The NBA regular season is over, so it’s time to crown the league’s MVP, from an advanced statistics perspective.
Before we begin, if you do not fully understand the title of this piece you probably missed a year’s worth of internet fun.
With the NBA regular season now officially over, it’s time to assess the most hotly contested individual award: the Most Valuable Player (MVP). There were six legitimate cases to be made for the league’s highest honor. I have left Lebron James outside of my top five because of his midseason vacation. With King James out of the picture, the race is narrowed down to the following: Stephen Curry, Russell Westbrook, James Harden, Chris Paul, and Anthony Davis. In typical Horton Basketball fashion we will examine the MVP race through an advanced stats lens. So here’s the breakdown:
As shown, MVP frontrunner Stephen Curry leads in two categories, Real Plus Minus (RPM) and Win Shares per 48 Minutes (WS Per 48). Equally important, both Anthony Davis and James Harden have climbed to the top of two categories; Davis taking Player Efficiency Rating (PER) and Player Impact Estimate (PIE) and Harden taking Wins Above Replacement (WAR) and Win Shares (WS).
Often times, with most things being equal, people rely on “The best player on the best team” argument. I have never been a believer in such an argument. Under such an argument, we would have been a handful of wins away from Al Horford being crowned MVP. Ridiculous, right? Anyway, this is how “The best player on the best team” tiebreaker would have played out this year:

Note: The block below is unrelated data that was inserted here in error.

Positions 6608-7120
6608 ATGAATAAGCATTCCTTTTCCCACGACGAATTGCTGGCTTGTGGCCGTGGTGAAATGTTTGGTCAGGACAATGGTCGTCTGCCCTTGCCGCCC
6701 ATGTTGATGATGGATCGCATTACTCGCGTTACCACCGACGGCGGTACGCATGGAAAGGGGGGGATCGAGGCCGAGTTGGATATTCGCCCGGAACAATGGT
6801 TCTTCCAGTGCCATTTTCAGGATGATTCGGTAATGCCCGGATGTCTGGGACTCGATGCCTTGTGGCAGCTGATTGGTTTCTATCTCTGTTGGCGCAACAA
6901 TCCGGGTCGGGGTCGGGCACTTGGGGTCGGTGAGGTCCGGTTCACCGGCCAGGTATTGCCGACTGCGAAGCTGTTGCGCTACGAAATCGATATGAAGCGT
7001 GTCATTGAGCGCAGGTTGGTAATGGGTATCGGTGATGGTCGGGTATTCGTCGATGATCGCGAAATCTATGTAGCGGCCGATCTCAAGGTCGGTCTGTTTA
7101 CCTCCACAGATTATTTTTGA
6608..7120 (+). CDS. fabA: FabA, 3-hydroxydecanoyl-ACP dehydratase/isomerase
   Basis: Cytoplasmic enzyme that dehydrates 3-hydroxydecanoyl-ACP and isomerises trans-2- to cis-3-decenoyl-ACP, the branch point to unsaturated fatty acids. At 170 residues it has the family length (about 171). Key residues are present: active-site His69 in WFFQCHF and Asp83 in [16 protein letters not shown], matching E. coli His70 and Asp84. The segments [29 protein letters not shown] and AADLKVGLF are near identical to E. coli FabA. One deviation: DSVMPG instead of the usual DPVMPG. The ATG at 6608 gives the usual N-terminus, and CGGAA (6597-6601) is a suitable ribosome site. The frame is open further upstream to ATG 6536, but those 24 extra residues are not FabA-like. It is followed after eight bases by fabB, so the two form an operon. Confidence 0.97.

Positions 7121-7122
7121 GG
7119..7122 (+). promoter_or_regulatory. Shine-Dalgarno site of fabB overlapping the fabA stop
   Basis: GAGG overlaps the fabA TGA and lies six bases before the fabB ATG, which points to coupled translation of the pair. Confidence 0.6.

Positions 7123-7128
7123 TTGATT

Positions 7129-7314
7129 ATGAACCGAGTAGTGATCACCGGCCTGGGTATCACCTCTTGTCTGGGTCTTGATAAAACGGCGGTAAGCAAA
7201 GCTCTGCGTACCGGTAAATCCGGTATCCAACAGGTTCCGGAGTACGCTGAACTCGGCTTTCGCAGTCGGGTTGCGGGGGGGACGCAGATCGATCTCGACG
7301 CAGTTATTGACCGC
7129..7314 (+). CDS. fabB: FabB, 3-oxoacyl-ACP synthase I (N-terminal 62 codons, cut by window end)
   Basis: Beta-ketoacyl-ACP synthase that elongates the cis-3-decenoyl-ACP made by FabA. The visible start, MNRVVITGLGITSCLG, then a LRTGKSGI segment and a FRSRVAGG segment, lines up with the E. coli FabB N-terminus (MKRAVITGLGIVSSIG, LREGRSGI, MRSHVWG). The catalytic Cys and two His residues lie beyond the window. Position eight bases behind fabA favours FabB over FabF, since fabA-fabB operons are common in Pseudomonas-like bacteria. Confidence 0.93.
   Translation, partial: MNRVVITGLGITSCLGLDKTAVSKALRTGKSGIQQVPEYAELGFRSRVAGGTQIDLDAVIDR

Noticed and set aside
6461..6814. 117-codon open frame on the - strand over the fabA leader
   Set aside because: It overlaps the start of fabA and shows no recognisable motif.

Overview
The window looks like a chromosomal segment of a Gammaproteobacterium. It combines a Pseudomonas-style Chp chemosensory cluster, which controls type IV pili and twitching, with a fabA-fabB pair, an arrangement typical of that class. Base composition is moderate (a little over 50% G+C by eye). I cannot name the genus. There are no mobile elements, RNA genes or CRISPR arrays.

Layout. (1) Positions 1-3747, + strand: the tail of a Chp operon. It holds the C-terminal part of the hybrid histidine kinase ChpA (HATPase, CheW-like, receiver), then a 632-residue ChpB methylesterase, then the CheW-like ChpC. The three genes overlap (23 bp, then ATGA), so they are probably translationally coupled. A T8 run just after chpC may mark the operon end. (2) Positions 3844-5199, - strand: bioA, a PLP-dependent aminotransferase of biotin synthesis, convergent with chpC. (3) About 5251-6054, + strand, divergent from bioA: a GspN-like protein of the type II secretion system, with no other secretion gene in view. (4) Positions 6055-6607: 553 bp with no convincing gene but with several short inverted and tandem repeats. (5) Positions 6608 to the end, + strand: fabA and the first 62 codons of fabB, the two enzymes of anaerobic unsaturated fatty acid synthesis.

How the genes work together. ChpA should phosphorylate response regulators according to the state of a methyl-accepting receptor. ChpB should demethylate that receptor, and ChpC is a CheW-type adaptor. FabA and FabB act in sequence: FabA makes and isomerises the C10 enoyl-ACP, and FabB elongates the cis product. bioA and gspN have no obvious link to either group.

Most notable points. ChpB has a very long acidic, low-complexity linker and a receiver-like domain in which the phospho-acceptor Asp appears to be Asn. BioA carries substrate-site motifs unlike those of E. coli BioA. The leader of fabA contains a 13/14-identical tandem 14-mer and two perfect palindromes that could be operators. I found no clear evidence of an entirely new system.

The tiebreaker I prefer, however, goes to the proverbial player “doing the most with the least”. The chart below shows just that:
Despite playing significantly less minutes with an above average supporting cast, James Harden was still able to have an MVP caliber season and carry the Rockets to the second seed in the highly competitive Western Conference.
I anticipate conventional wisdom will probably prevail and Stephen Curry will be awarded the MVP trophy next week. If so, it will certainly be well deserved. Curry has had a stellar season for a historically great team, all the while being uncommonly efficient given his jump shot reliance. Oh, and he did this and this and this in practice.
Still, analytically speaking, James Harden, you da real MVP.